An appraisal of low carbon refurbishment options available for private and social property: a case study of Portsea.

Newcombe, James (2013) An appraisal of low carbon refurbishment options available for private and social property: a case study of Portsea. BSc dissertation, University of Portsmouth.

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    Abstract

    This Dissertation is an appraisal of low carbon refurbishment options available to properties in the Portsea area. The study is applicable to the existing housing stock in the UK; a case study of Portsea was undertaken to focus on property from different eras. The study is valuable in that it promotes green living and contributes to reducing carbon emissions, a source of global warming. Refurbishment options to reduce carbon emissions are analysed and applied to the case studies; the scope of the study is wide in this respect. As a result of refurbishment, aspects such as energy savings and enhancement of a property’s capital value are evaluated. So is that of financial incentives for homeowners and developers to go green.

    The findings of the study are measured against both; the cost of refurbishment and the reduction in carbon emissions. The carbon footprint of the properties in Portsea are noted alongside a percentage decrease post – refurbishment. A conclusion would depict that substantial carbon savings are achievable at a reasonable price; the benefits expand further through energy savings and improved quality of living for residents. The case studies are hypothetical scenarios, a limitation to the study is that only one route for refurbishment is appreciated. An important finding is that the case studies do achieve impressive carbon savings, if renewable technologies were not included the carbon savings would still be substantial. This is encouraging for those retrofitting their home who cannot afford these measures.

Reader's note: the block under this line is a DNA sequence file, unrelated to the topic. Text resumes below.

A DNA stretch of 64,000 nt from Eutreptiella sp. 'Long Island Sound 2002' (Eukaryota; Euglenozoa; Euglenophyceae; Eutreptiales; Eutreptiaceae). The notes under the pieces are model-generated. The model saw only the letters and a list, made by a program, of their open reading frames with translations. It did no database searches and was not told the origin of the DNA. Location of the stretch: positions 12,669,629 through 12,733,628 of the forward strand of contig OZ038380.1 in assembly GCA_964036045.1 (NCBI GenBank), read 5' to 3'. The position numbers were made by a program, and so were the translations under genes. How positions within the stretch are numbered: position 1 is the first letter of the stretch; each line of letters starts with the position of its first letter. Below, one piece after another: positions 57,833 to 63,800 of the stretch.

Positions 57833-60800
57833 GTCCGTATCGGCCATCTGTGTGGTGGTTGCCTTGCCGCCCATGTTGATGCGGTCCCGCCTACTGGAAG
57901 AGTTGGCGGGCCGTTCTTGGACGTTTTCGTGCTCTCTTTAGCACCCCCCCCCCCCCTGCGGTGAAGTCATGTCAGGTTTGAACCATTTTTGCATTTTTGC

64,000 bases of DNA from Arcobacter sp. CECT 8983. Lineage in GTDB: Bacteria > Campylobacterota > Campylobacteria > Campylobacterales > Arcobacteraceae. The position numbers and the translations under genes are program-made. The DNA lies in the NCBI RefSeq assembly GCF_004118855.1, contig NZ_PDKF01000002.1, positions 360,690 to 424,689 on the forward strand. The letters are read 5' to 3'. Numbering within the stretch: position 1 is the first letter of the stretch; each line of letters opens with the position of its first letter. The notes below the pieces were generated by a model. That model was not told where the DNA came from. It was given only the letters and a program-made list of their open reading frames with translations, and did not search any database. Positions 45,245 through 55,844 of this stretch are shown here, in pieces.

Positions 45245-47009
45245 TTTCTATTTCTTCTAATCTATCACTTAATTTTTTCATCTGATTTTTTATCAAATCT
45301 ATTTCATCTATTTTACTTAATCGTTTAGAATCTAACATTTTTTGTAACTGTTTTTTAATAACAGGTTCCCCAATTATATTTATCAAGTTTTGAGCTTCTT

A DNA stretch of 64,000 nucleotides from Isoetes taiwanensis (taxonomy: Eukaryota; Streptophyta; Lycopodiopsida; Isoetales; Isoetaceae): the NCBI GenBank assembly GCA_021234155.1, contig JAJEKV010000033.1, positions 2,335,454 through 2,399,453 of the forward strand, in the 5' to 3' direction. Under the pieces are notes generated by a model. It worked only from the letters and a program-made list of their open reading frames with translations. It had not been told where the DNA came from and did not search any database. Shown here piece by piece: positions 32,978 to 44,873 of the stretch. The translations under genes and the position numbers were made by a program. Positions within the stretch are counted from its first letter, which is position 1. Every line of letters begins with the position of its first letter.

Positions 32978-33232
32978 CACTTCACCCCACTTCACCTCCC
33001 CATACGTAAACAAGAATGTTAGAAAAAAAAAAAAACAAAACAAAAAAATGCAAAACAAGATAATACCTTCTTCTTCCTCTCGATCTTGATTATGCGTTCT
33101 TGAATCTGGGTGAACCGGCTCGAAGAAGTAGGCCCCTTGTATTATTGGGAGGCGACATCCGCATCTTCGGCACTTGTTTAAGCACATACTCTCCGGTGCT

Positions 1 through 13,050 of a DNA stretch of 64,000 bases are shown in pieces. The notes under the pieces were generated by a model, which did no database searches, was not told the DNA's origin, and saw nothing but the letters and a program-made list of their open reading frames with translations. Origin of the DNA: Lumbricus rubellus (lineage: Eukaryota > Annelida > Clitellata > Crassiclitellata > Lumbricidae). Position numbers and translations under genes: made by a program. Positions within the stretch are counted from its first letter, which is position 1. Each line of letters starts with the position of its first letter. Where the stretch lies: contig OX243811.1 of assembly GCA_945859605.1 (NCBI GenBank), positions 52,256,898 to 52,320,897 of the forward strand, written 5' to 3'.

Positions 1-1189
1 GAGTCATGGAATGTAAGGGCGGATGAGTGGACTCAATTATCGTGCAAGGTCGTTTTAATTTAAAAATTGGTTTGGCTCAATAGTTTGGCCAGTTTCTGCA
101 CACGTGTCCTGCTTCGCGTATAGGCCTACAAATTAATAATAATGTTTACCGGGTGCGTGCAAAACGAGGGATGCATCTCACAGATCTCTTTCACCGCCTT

Professionals from Portsmouth City Council provided sound advice and recommendations for refurbishment projects. A range of case studies in recent years, especially those at the Building Research Establishment form a base for this research study. To achieve a Zero Carbon Britain by 2050, the government must devise a plan to assist the refurbishment of the existing housing stock.

    Item Type: Dissertation
    Departments/Research Groups: Faculty of Technology > School of Civil Engineering and Surveying
    Depositing User: Alice Bentley
    Date Deposited: 27 Feb 2014 15:31
    Last Modified: 28 Jan 2015 12:34
    URI: http://eprints.port.ac.uk/id/eprint/14403

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